Maloney, Nadler Romp; Espaillat Squeaks By in Crowded Field

State Senator Adriano Espaillat appears headed to becoming Congress’ first Dominican-born member. | ESPAILLAT2016.com
State Senator Adriano Espaillat appears headed to becoming Congress’ first Dominican-born member. | ESPAILLAT2016.com

BY JACKSON CHEN | Incumbent Congressmembers Jerrold Nadler and Carolyn Maloney each sailed to easy Democratic primary victories on Tuesday, while an open race in the 13th District appears to have been won by State Senator Adriano Espaillat.

After US Representative Charles Rangel, a Harlem political institution for 45 years, decided to step down at the end of 2016, his district that includes Upper Manhattan and a portion of the Bronx was up for grabs. Espaillat, in a crowded field, faced off against Assemblymember Keith L. T. Wright, his principal opponent, who was endorsed by Rangel.

According to the New York State Board of Elections’ unofficial numbers, Espaillat tallied 15,735 votes or 36.65 percent, which should lead to him becoming the first Dominican-born member of Congress, with victory in the Democratic primary tantamount to election in November. Wright received 14,499 votes, or 33.77 percent, and on primary night refused to concede, noting that absentee ballots had not yet been counted but also suggesting that voter suppression might have occurred and perhaps should be investigated by the US Justice Department.

On Twitter on Wednesday afternoon, Espaillat, who ran unsuccessfully against Rangel in primaries in 2012 and 2014, posted a statement voicing his pride at winning as “an immigrant who was once undocumented.”

He added, “As the only candidate in this race who has ran in the last three primaries, and who in the last two campaigns lost by as few as 1,000 votes, I have a real understanding of how crucial it is that every single vote is counted. And I will not rest until every absentee and affidavit ballot is counted.”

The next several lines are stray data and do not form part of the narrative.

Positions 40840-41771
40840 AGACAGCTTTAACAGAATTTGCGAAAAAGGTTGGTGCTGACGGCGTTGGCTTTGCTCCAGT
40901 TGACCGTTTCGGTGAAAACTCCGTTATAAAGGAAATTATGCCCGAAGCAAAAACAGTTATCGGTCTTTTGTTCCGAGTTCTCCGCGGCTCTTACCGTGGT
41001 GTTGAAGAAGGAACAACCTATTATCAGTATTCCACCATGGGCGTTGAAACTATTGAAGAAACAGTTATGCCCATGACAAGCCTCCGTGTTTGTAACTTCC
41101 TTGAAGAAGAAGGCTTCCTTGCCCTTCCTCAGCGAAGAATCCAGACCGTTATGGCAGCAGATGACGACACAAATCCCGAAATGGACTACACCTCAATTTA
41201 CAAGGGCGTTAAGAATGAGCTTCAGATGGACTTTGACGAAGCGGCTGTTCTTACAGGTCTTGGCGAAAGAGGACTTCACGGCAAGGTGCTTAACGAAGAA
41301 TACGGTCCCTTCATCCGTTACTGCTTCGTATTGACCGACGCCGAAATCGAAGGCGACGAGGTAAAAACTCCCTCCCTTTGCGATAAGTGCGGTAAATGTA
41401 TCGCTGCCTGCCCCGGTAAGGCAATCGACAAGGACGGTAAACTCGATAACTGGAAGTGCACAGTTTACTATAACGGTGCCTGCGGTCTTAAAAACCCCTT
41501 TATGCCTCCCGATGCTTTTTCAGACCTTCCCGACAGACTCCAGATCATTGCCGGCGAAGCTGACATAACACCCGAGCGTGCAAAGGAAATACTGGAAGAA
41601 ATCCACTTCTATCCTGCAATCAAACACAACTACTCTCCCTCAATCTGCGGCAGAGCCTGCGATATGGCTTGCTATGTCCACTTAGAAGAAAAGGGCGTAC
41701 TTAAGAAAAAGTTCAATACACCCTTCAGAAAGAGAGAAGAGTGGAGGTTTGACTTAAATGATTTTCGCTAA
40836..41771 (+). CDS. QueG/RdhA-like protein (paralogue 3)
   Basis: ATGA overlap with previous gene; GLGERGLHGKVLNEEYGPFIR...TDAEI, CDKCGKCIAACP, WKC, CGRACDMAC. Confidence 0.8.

Espaillat said he is confident that the final tally of all votes would not change the results.

The race was widely seen as a contest between the political clout of Harlem’s traditional black leadership and the emerging Dominican community centered further uptown in Manhattan.

East Side Congressmember  Carolyn Maloney. | FACEBOOK.COM
East Side Congressmember Carolyn Maloney. | FACEBOOK.COM

In two landslide victories, incumbents Nadler and Maloney each secured roughly 90 percent of the votes in their districts.

Representing Manhattan’s East Side and portions of Queens and Brooklyn, Maloney easily won the 12th district with 13,389 votes or 88.91 percent, according to the BOE. Her challenger, Peter Lindner, never ran for political office and secured 1,435 votes, or 9.53 percent.

Maloney, a former member of the City Council, was first elected to the House in 1992.

In a statement posted on Twitter, Maloney thanked community leaders, grassroots activists, and volunteers who helped on her campaign, and noted the funding she had secured in Washington for issues including the Second Avenue Subway, the East Side Access program for Long Island Railroad commuters, Superstorm Sandy relief, and healthcare for 9/ 11 survivors and first responders.

Having gone 20 years unchallenged, Nadler faced opponent Mikhail Oliver Rosenberg, who only received 2,949 votes or 10.26 percent, according to the BOE’s unofficial tally. The victor easily won his party’s re-nomination to another term representing the 10th district, which covers Manhattan’s West Side and portions of Brooklyn, with 25,527 votes or 88.78 percent of the votes.

West Side Congressmember Jerry Nadler. | JERRYNADLER.COM
West Side Congressmember Jerry Nadler. | JERRYNADLER.COM

Rosenberg had run largely on opposition to Nadler’s vote in favor of the nuclear deal the Obama administration negotiated with Iran on behalf of leading world powers, including the UK, Russia, France, China, and Germany. That issue earned Rosenberg some high profile endorsements, including from the Daily News, the Observer, and Brooklyn Assemblymember Dov Hikind, a key player in the Orthodox Jewish community there. Those endorsements, in the end, counted for little.

Daniel Schwarz, Nadler’s campaign manager, said the congressmember focused on a breadth of issues ranging from national questions, including gun control and women’s and LGBT rights, to more local concerns, including transportation funding and support for 9/ 11 first responders’ health care.

“The congressman is very happy with the results,” Schwarz said. “It was a pretty emphatic win and an emphatic showing from voters of support.”